(From “Your Image,” a publication of The American Society for Aesthetic Plastic Surgery.) Despite what the news headlines may say, the number of cosmetic procedures performed on teens is relatively small.
According to the American Society for Aesthetic Plastic Surgery statistics, cosmetic surgery for people age 18 and younger represents only about 3% of the overall total of procedures done each year.
Among the most commonly performed surgeries for teens are nose reshaping and breast reduction. Nose reshaping can be performed when the nose has completed 90% of its growth, which can occur as early as age 13 or 14 in girls, and 15 or 16 in boys.
Both young women and men may undergo breast reduction procedures. Excessive breast development on one or both sides, a condition called gynecomastia, is reported to affect between 30 and 40 percent of men and is often experienced by teenage boys. In some cases, the condition is slight and disappears on its own. For others, it persists and can become a significant psychosocial problem. Excess tissue can be removed in boys as young as their mid-teens.
Breast reduction can also help girls in their teens who are suffering from the back pain, postural problems and skin rashes that are often caused by overly large breasts. When a very large volume of breast tissue must be removed, the procedure is considered reconstructive rather than cosmetic and may be covered by some types of health insurance.
For teens who are considering cosmetic surgery, and for their parents, there are a number of important considerations. The American Society for Aesthetic Plastic Surgery offers these guidelines:
Your teen should be the one to voice the desire for surgery. If a parent suggests cosmetic surgery, this could create insecurity where none previously existed. If you suspect, though, that your child is suppressing negative feelings about a body feature, you may want to probe with open-ended questions, such as “If you could change one thing about yourself, what would it be?” Parents should be alert for signs that their child has unrealistic expectations about how cosmetic surgery will impact relationships and other issues in his or her life. Ask your teen to verbalize what feature bothers him or her, what effect it has had and for how long, and how changing it would improve things.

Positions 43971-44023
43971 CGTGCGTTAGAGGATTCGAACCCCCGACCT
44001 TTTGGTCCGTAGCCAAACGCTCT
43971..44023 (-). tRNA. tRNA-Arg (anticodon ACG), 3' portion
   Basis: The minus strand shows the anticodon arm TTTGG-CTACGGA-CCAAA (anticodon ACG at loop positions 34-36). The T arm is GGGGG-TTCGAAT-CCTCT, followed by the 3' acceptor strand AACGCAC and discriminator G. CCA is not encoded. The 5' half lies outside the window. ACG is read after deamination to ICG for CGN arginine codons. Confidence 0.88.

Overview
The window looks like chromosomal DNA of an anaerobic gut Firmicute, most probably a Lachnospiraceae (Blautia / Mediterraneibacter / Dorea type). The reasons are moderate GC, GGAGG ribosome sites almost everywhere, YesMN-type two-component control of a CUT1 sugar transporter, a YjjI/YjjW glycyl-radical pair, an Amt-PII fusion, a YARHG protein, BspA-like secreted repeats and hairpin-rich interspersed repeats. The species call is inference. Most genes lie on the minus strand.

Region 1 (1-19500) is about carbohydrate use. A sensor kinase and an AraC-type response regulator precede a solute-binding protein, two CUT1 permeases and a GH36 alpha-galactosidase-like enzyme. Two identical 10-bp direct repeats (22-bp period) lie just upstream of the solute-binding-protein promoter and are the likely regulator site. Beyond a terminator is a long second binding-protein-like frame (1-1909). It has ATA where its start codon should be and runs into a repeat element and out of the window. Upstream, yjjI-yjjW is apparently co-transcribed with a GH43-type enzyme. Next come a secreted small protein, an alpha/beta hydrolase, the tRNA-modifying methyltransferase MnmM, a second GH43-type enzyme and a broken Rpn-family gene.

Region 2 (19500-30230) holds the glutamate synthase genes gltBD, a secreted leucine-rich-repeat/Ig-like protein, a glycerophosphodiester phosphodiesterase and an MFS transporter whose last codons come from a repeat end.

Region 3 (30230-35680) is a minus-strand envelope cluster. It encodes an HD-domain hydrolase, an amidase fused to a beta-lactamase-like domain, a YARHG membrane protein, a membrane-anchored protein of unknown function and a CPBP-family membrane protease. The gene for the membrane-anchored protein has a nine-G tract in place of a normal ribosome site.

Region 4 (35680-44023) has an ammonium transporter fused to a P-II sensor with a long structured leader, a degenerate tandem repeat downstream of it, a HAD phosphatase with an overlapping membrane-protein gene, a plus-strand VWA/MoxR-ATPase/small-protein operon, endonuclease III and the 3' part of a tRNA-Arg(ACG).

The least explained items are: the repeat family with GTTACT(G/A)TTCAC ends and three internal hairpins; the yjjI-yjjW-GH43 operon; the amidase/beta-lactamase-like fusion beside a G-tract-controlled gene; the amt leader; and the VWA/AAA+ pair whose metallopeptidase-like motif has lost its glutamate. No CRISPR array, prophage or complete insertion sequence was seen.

Parents should keep in mind that in the teen years the desire to be just like everyone else is strong. As children enter late adolescence, individuality is accepted more comfortably. But don’t discount your child’s feelings, particularly when they are expressed repeatedly in realistic terms
When parents are in doubt about a teen’s need for cosmetic surgery, the advice of a board-certified plastic surgeon can help to put the issue into perspective. During the consultation, it’s often advisable for the plastic surgeon to talk with the teen separately. This removes the possibility of parental pressure and may allow the teen to speak more freely about potentially embarrassing issues.
In addition to an assessment of emotional maturity, the plastic surgeon’s assessment of your teen’s physical maturity is essential. Operating on a feature that has not yet fully developed could interfere with growth or negate the benefits of surgery in later